“Coming together is a beginning. Keeping together is progress. Working together is success.” – Henry Ford

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Positive Quote: “Coming together is a beginning. Keeping together is progress. Working together is success.” – Henry Ford

 

Happy day 2 of National Customer Service week

 

Have you ever witnessed a team of individuals come together to handle an emergency, or a last minute escalation, or to address an issue with significant impact? To me, that is the picture I think of for the first part of this quote…. the coming together as a beginning.

 

After everything is addressed, the team moves on, disbands, and goes back to the day to day normality. Usually there is a lessons learned meeting afterwards. Flash forward a month or two and those same individuals are back to a normal routine.

 

However, for me, the second part of the quote about keeping together is not always done. What if, after the issue was addressed, these same people were to remember how it was to work together and when something came up in their normal day to day routine, they would reach across areas and let those people know… a heads up if you will…..then… even though they are apart, they are still together.

 

Then you truly see people working together.

 

I’ll give you an example of a success and a failure in this area based on my prior work life.

 

Success: I was managing an IT Service Desk at the time; typical break/fix. A project manager in IT was working on deploying iPhones to all stores. This IT Manager, having previously worked with the Service Desk on an issue, decided to reach out and loop us into the project from the very beginning. Doing this allowed us to get our questions on the table before the deployment occurred. It even allowed us to have a voice in selecting the break/fix provider as well as deciding to either insource or outsource. Going forward to the actual deployment, there were hiccups, some phones had issues and users called in for support. The Service Desk was prepared, trained, and had the right tools to take care of the user with minimum disruption.

 

Now on to a failure: I was managing an IT Service Desk at the time. A different project manager in IT was working on deploying multimedia components to a large number of stores. They had worked with us in the past on issues. However, they decided not to give us a heads up and to not reach out. They deployed the components. One stopped working and the user called into the Service Desk. Guess what….. no one knew what the user was talking about. Once we were able to talk to the project manager and ask about break/fix.. questions like… what vendor is going to repair them? Is it onsite or ship and fix (depot) support? What are the service levels? The answers we received were along the lines of…. Use the normal process. What the project manager had not realized is that the statement of work with our vendors is specific to make/model and an addendum would have to be added to get the vendor to start servicing, unless we inhoused the support. It took a month or so to get everything ironed out.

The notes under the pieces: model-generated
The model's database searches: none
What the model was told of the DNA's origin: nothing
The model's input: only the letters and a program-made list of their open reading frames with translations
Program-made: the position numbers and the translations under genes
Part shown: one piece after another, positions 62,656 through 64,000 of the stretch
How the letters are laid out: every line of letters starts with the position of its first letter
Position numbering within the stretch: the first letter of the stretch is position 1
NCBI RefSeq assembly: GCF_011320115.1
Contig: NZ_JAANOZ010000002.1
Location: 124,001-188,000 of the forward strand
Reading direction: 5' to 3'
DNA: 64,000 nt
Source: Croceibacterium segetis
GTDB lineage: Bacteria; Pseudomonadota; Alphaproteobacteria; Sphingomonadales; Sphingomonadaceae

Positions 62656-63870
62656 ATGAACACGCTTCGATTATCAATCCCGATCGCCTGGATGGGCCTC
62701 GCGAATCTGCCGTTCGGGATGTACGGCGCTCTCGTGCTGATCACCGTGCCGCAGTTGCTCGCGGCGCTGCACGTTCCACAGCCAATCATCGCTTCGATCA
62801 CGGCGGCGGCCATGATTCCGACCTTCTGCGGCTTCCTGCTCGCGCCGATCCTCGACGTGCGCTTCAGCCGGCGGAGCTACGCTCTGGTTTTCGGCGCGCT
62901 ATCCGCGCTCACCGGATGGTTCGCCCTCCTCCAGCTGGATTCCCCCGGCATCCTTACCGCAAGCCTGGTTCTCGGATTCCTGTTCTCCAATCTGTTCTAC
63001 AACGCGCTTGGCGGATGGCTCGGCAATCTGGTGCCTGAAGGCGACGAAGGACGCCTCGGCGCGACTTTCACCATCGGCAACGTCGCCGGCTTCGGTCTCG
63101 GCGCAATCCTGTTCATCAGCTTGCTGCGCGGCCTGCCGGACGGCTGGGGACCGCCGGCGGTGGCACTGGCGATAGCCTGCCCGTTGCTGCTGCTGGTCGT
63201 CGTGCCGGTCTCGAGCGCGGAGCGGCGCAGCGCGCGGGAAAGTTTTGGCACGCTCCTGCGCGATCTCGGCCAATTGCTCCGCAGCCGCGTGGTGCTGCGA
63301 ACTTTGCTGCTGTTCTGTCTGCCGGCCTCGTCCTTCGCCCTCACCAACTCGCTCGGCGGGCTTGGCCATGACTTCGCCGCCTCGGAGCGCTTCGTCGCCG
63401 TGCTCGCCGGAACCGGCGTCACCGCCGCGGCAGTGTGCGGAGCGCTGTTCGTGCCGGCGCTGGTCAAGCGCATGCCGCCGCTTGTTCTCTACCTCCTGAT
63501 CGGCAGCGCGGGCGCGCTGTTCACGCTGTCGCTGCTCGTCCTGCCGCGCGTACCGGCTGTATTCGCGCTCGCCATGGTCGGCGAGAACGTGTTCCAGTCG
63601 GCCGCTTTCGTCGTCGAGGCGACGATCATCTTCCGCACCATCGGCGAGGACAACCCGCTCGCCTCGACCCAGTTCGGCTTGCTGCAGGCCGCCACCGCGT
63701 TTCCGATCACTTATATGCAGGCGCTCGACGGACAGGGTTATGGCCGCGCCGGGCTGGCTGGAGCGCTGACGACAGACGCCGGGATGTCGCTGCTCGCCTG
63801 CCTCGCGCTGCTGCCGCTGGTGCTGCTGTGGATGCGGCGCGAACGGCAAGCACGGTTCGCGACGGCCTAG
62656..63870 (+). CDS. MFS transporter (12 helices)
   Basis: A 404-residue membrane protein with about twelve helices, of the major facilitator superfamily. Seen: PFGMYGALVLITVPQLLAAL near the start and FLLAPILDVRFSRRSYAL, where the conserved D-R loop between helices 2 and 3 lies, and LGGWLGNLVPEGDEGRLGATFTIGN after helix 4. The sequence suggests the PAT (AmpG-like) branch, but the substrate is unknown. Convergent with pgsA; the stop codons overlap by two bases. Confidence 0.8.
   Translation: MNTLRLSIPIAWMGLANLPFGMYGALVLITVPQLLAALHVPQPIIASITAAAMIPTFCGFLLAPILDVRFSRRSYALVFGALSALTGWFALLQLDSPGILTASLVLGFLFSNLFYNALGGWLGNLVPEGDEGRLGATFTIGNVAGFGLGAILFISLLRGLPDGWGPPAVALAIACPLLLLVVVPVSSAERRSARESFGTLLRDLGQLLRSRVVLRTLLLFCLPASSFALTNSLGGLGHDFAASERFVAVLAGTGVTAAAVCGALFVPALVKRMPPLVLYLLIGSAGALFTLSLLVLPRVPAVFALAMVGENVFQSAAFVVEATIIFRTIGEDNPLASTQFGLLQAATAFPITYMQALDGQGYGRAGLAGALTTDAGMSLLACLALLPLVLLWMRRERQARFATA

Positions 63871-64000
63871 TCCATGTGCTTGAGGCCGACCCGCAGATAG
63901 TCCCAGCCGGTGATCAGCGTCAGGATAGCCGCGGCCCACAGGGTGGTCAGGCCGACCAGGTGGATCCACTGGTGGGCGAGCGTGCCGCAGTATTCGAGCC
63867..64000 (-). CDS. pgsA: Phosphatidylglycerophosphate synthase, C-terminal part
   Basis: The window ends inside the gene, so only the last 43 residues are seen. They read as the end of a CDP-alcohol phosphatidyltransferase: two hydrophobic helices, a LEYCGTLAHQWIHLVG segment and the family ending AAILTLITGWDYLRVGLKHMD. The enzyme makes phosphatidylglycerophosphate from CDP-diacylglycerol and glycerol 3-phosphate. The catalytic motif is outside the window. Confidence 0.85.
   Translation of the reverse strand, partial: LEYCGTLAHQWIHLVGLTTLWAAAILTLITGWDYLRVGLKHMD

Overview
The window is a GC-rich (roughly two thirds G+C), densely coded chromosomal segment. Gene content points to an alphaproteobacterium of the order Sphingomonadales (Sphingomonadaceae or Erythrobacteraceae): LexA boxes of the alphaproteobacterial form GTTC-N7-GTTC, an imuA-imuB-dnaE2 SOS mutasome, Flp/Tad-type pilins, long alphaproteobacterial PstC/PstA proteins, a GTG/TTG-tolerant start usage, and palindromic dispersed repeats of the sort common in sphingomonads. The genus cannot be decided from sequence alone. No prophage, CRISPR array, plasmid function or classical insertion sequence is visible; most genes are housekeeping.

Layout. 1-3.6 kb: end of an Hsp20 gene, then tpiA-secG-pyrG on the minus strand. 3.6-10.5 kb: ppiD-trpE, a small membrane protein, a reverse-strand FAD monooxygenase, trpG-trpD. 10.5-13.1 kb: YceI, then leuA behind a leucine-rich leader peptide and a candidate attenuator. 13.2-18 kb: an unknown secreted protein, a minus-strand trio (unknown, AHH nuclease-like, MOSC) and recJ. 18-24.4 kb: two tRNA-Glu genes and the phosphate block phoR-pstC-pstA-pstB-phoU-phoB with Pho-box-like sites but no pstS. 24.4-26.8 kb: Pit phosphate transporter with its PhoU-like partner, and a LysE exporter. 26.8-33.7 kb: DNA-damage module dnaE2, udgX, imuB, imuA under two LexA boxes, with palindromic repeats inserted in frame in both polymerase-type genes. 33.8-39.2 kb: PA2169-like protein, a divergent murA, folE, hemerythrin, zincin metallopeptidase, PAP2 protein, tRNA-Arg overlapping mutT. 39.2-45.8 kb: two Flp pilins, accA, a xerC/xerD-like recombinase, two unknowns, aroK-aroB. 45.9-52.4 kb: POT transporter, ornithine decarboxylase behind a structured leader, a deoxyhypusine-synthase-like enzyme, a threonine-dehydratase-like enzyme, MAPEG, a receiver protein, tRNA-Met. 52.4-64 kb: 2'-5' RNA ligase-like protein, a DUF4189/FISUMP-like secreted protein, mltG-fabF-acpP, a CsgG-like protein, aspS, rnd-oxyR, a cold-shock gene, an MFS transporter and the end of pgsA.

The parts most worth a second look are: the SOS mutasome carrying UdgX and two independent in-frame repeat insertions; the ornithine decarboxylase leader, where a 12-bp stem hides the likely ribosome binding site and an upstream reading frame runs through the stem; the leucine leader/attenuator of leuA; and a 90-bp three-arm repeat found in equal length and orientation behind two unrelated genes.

Comparing the two examples…. I would much rather have more of the first and less to none of the second.

 

When you are working on something that crosses department boundaries, do you reach out to other areas to see if this may impact them? Do you reach out to your risk manager to discuss if this may impact others?

 

I am still fairly new to the bank, so I don’t yet know everyone or how everything fits together. I am learning. I plan on continuing to keep asking questions.

 

Have a terrific Tuesday.

Priscilla

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